I head to work, despite car trouble and pouring rain. Just before 7:30 I come home again and ring in sick. Well I am, kind of. Heartsick. Not to mention worried about the car.

Set relief – late cover – putting the world of Municipal College into a temporary commotion. La-Verne kindly takes over the Mona Lisas; a reliever gets allocated 13 History and the year 9’s.

 

Then I feel like I get a little bit of a second wind. Wyatt rings about Eddie – he’s been reinstated. With conditions (of course) but still: reinstated, not excluded. And Kost texts me about Zion.

Around lunchtime there’s a text from Tau. He’s been struggling with the day too; he tells me he had a big argument with Scott and Sheree this morning. He texts back a few more times, so I pick him up from course and we talk on the way home.

The conversation is funny and companionable. I tell him about Levi, and: “Oh, what a stink guy,” Tau comments. I feel the hurt of it start to wash away.

And I tell him, when he talks about going to court; going inside, “Hey Tau – you don’t have to go inside. You can be the one who makes it through. You can do it, you know. Can be the one with a good life.” He grins, and I add, “A nice house, you know – you could be a family guy!” and he chuckles, saying, “Yeah, maybe.”

“Don’t rule it out,” I say. “ You just keep going.”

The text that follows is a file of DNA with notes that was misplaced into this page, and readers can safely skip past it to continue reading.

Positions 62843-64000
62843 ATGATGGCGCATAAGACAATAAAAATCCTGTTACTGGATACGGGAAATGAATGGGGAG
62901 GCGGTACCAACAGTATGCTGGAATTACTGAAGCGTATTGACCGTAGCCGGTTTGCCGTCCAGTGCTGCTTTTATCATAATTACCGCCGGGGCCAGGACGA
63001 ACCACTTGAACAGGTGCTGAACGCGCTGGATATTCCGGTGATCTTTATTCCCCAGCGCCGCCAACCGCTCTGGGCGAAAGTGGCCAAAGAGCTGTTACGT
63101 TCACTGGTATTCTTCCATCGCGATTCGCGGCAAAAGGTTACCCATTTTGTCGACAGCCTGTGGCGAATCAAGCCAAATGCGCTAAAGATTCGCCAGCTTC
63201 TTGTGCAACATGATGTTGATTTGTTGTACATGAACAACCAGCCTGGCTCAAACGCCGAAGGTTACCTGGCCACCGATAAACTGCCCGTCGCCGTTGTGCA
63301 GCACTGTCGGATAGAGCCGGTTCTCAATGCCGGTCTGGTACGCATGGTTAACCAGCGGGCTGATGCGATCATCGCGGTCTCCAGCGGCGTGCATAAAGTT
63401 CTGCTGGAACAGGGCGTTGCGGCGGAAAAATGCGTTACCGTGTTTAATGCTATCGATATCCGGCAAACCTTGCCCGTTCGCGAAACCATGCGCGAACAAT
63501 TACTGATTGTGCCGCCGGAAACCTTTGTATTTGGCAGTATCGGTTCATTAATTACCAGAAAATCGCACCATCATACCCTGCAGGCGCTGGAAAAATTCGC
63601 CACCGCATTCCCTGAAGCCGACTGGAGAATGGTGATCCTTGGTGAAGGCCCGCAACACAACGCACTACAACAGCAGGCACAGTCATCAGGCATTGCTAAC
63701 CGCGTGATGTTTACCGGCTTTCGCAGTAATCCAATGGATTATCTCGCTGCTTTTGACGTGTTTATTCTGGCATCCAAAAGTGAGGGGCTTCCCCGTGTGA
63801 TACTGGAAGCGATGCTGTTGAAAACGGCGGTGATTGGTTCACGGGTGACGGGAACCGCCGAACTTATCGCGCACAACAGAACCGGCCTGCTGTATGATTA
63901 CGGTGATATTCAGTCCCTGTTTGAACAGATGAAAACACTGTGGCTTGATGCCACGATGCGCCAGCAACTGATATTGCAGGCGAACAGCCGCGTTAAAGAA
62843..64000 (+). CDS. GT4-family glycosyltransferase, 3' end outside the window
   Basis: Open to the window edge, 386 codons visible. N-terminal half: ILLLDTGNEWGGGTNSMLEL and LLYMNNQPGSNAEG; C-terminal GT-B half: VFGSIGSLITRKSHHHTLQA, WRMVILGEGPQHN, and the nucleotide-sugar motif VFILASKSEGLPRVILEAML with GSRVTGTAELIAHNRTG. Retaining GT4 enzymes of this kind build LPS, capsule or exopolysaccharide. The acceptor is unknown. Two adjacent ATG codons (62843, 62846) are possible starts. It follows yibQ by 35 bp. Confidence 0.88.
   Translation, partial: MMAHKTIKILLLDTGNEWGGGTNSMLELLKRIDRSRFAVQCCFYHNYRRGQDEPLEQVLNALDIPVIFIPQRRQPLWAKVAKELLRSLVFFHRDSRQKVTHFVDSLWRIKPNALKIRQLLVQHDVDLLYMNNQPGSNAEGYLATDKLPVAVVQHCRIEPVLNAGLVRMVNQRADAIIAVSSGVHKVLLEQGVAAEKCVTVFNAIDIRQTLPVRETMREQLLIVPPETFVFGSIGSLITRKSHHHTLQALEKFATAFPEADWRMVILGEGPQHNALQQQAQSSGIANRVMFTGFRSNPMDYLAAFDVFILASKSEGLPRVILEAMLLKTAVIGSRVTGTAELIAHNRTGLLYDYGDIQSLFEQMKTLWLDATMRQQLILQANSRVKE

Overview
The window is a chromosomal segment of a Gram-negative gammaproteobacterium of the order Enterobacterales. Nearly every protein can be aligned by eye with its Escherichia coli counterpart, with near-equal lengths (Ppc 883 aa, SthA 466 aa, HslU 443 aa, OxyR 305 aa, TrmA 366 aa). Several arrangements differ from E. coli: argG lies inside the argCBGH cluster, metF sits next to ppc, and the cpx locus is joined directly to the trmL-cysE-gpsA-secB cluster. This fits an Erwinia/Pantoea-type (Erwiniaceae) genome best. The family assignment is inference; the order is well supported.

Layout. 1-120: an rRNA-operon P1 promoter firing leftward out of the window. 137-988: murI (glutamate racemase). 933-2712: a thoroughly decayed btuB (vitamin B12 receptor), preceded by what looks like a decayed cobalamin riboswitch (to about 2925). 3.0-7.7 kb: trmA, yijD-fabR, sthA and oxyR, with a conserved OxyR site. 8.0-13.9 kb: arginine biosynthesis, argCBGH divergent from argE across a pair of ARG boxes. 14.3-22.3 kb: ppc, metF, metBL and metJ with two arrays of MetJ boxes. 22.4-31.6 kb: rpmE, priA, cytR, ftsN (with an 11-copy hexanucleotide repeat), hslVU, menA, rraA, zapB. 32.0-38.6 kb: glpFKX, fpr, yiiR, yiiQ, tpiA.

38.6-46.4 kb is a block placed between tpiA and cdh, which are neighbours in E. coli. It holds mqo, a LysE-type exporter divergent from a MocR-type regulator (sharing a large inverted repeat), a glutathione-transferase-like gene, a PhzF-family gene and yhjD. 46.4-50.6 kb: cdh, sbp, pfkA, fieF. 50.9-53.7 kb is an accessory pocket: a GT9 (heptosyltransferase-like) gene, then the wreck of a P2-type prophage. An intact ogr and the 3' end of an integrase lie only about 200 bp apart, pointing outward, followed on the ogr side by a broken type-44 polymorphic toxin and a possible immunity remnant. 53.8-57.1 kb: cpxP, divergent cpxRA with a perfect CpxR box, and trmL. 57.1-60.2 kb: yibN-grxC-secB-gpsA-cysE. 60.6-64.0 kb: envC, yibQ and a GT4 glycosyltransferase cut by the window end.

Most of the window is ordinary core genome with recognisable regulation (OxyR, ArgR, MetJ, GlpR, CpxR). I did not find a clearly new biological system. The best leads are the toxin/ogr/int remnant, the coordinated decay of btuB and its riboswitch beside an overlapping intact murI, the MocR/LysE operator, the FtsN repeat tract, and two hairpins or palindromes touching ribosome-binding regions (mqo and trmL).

He starts breathing quietly and peacefully, and I feel his solid arm just lightly rest against mine. And that aura of Tau being calm and safe for a while – it makes me feel safe too.

 

One time La-Verne said to me, “Well, at the end of the day, it’s up to his parents to sort themselves out. Remember, you didn’t actually give birth to him.”

I laugh, saying, “Yeah – but I may as well have!” and both of us crack up at that. But all the same… I love Tau like I raised him.

 

Friday 27 May:

I nearly don’t go to school this morning either. I lie in bed, wave my phone around and compose an ‘out’ text, then delete it.

But then I decide to strike while the iron’s still hot, and arrange a meeting with Morris, regarding Zion. I pretty much lay my cards on the table; tell him I’ve talked to Zion’s brother – school doesn’t even know he has a brother – and that he’s the one who really looks out for Zion. And furthermore, that Kost wants Zion’s timetable changed.

Morris is most interested, and wants to meet with Kost. I speak frankly, saying that Marjorie thinks I’m interfering, and has implied I’m not party to all the facts. I tell Morris I think she’s just pulling rank, and that there’s no important reason behind the refusal to change Zion’s timetable. Morris laughs; I think he’s surprised by me speaking so openly. I continue, “And there’s something else you should know: I’m very stubborn – extremely stubborn.”

Morris laughs again, saying, “I think I’m starting to see that.”

Then I show him the photos of Zion painting. He just shakes his head in wonder, saying, “Well, what do you know?”

So I’ll get Kost to come in – and Marjorie can’t make a move without me noticing.